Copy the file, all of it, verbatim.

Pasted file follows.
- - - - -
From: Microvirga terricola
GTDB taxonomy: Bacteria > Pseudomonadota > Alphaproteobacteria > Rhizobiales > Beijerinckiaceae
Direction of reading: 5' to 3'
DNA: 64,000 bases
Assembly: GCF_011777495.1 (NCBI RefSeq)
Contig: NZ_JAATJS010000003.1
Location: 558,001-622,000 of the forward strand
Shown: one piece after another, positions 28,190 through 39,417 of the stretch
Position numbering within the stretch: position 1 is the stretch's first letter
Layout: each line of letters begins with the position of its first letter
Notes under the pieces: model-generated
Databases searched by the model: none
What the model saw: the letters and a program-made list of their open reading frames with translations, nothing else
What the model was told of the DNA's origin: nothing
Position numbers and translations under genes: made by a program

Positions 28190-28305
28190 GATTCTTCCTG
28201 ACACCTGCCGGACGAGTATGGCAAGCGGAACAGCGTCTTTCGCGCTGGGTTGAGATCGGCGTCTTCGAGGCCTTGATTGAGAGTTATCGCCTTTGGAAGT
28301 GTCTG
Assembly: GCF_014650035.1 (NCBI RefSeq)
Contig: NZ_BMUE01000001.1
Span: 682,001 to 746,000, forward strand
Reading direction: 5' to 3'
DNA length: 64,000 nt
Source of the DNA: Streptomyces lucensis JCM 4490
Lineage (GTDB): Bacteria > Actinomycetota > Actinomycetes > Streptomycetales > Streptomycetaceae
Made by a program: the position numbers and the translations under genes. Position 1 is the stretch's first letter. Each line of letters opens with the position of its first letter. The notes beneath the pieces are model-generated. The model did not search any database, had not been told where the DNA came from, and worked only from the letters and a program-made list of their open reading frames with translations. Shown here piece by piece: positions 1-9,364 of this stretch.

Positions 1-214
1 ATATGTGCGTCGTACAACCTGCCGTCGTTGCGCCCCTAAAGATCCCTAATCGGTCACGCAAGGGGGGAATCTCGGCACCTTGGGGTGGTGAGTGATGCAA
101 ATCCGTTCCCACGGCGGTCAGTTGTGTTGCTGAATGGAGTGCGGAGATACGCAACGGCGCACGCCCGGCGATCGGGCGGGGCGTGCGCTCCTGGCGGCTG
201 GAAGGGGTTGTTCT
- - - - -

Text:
From: Microvirga terricola
GTDB taxonomy: Bacteria > Pseudomonadota > Alphaproteobacteria > Rhizobiales > Beijerinckiaceae
Direction of reading: 5' to 3'
DNA: 64,000 bases
Assembly: GCF_011777495.1 (NCBI RefSeq)
Contig: NZ_JAATJS010000003.1
Location: 558,001-622,000 of the forward strand
Shown: one piece after another, positions 28,190 through 39,417 of the stretch
Position numbering within the stretch: position 1 is the stretch's first letter
Layout: each line of letters begins with the position of its first letter
Notes under the pieces: model-generated
Databases searched by the model: none
What the model saw: the letters and a program-made list of their open reading frames with translations, nothing else
What the model was told of the DNA's origin: nothing
Position numbers and translations under genes: made by a program

Positions 28190-28305
28190 GATTCTTCCTG
28201 ACACCTGCCGGACGAGTATGGCAAGCGGAACAGCGTCTTTCGCGCTGGGTTGAGATCGGCGTCTTCGAGGCCTTGATTGAGAGTTATCGCCTTTGGAAGT
28301 GTCTG
Assembly: GCF_014650035.1 (NCBI RefSeq)
Contig: NZ_BMUE01000001.1
Span: 682,001 to 746,000, forward strand
Reading direction: 5' to 3'
DNA length: 64,000 nt
Source of the DNA: Streptomyces lucensis JCM 4490
Lineage (GTDB): Bacteria > Actinomycetota > Actinomycetes > Streptomycetales > Streptomycetaceae
Made by a program: the position numbers and the translations under genes. Position 1 is the stretch's first letter. Each line of letters opens with the position of its first letter. The notes beneath the pieces are model-generated. The model did not search any database, had not been told where the DNA came from, and worked only from the letters and a program-made list of their open reading frames with translations. Shown here piece by piece: positions 1-9,364 of this stretch.

Positions 1-214
1 ATATGTGCGTCGTACAACCTGCCGTCGTTGCGCCCCTAAAGATCCCTAATCGGTCACGCAAGGGGGGAATCTCGGCACCTTGGGGTGGTGAGTGATGCAA
101 ATCCGTTCCCACGGCGGTCAGTTGTGTTGCTGAATGGAGTGCGGAGATACGCAACGGCGCACGCCCGGCGATCGGGCGGGGCGTGCGCTCCTGGCGGCTG
201 GAAGGGGTTGTTCT